This has a long history stretching all the way back to a trip to Philadelphia wherein Jocelyn and I went to a place called National Mechanics. It's a restaurant & bar in a big old church with weird taxidermy/lite-brite art all over the place. I really like it. And the food is great, although it's hard to serve a delicacy like frito pie without a dose of irony. I suspect they might be southerners though, and not just due to the frito pie, as Jocelyn recently went and ordered iced tea which arrived sweet. Normal for here, but not so much for in northern climes. Anyway, last time we were there, I ordered frito pie and also a side of coleslaw. Oh my goodness. That coleslaw. So delicious. Bright purple in a tangy, light-yet-creamy dressing, and absolutely nothing but cabbage in it. It's probably because the dressing was so good, but of course it is hard to duplicate after you've eaten it all. And when Jocelyn goes and asks on my behalf, they won't divulge their secrets. So last night we consulted, she suggested buttermilk to compose the bulk of the slaw matrix, and I tried reverse-engineering it. I think it's about right as far as the dressing goes but as you'll see, there are some issues surrounding the cabbage shredding technique.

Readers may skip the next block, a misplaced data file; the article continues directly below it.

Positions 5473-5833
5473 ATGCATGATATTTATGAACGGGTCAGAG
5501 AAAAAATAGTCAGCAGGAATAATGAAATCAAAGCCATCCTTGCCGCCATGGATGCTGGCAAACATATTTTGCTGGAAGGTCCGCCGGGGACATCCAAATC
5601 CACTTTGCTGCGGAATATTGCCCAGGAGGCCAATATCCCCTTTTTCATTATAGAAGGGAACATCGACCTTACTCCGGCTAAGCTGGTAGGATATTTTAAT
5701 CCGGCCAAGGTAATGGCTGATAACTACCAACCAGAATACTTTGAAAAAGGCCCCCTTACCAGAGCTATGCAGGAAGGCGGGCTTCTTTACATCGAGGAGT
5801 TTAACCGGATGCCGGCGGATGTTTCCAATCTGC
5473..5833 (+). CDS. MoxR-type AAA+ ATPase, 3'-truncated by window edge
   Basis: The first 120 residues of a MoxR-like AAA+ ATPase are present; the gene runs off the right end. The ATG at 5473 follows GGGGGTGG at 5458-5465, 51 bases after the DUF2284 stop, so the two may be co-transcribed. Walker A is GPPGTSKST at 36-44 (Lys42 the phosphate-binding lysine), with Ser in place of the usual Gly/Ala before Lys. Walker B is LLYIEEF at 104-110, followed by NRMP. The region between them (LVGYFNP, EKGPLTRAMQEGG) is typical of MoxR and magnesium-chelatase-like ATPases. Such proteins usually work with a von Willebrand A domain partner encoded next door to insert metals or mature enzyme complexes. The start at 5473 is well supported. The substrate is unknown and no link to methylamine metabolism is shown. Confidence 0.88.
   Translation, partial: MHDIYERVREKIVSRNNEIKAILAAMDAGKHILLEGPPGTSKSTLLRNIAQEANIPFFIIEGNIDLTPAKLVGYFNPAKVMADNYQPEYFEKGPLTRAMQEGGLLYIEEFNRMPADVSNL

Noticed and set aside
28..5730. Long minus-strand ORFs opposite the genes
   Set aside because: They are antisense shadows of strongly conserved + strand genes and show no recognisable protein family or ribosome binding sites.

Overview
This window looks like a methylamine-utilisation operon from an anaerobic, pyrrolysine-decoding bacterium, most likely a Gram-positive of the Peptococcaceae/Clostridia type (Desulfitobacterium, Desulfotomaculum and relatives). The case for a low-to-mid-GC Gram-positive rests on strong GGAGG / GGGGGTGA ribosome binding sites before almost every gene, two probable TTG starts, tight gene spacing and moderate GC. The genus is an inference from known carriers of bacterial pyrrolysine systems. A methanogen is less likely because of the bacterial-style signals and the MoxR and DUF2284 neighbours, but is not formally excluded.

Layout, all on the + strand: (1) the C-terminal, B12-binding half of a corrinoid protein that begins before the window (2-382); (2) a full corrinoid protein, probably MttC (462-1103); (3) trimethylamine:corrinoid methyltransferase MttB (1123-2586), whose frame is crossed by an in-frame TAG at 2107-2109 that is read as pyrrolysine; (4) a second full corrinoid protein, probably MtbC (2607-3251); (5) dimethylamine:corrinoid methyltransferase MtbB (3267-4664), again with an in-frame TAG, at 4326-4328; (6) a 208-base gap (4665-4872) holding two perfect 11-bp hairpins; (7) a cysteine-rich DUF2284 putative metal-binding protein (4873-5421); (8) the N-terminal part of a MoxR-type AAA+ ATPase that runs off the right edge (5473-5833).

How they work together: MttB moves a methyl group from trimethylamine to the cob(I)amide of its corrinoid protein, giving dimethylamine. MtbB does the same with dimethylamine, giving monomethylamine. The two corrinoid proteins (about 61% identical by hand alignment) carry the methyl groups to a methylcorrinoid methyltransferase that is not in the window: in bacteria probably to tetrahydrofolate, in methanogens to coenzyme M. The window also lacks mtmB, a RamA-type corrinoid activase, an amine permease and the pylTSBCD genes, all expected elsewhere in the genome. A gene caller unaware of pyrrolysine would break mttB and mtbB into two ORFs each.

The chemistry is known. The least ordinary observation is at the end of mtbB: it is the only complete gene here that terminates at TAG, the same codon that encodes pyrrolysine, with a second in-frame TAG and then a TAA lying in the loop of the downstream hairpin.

Get a head of purple cabbage and a sharp knife. Actually, even better would be a good box shredder or a mandoline. I was too lazy to get these more appropriate tools out and I paid the price with chunky coleslaw. Don't make my mistake! Anyway, get your cabbage shredded and then chop the shreds (if necessary) into smaller lengths of about 1 inch. If you like long stringy coleslaw just leave it as is. But really--shred it finely. That was my main failing. In a big bowl mix up 1 cup buttermilk with 3 tablespoons mayonnaise (I use Dukes, bien entendu), 2 teaspoons sugar, 1 tablespoon cider vinegar, about 1 teaspoon salt and a bunch of fresh ground black pepper, at least another couple teaspoons worth. Taste this mixture at some point--you may want more sugar added. Dump in your finely shredded purple cabbage, mix it well and set aside for the flavors to meld up. This is actually where the shreddedness of your cabbage really comes into play--if it is very fine, then it will become soggy overnight and lose any delicious cabbagey crunch. If it is too thick (like mine!) it will look really pretty but be too thick to enjoy as proper slaw in time for dinner. However, the leftovers I have today for lunch are just about perfect as they have relaxed in the dressing overnight. So what to do? I don't know. It probably all comes down to taste, personal slaw preferences and how much you happen to like leftovers for lunch. Maybe shred half of it fine for dinner and half of it thickly for the next day? So many options. Also, just to open the door up even further, Jocelyn reports that they served it made with green cabbage the other day. Green! And, apparently, it was good. I like the simple stunner approach of a bright, entirely purple slaw served in a pretty bowl; it's the slaw equivalent of wearing a simple, perfectly cut, black strapless cocktail dress with ginormous diamond earrings. But if you wanted to you could use green instead, or a mixture, or add shredded carrots or something too. Not me though.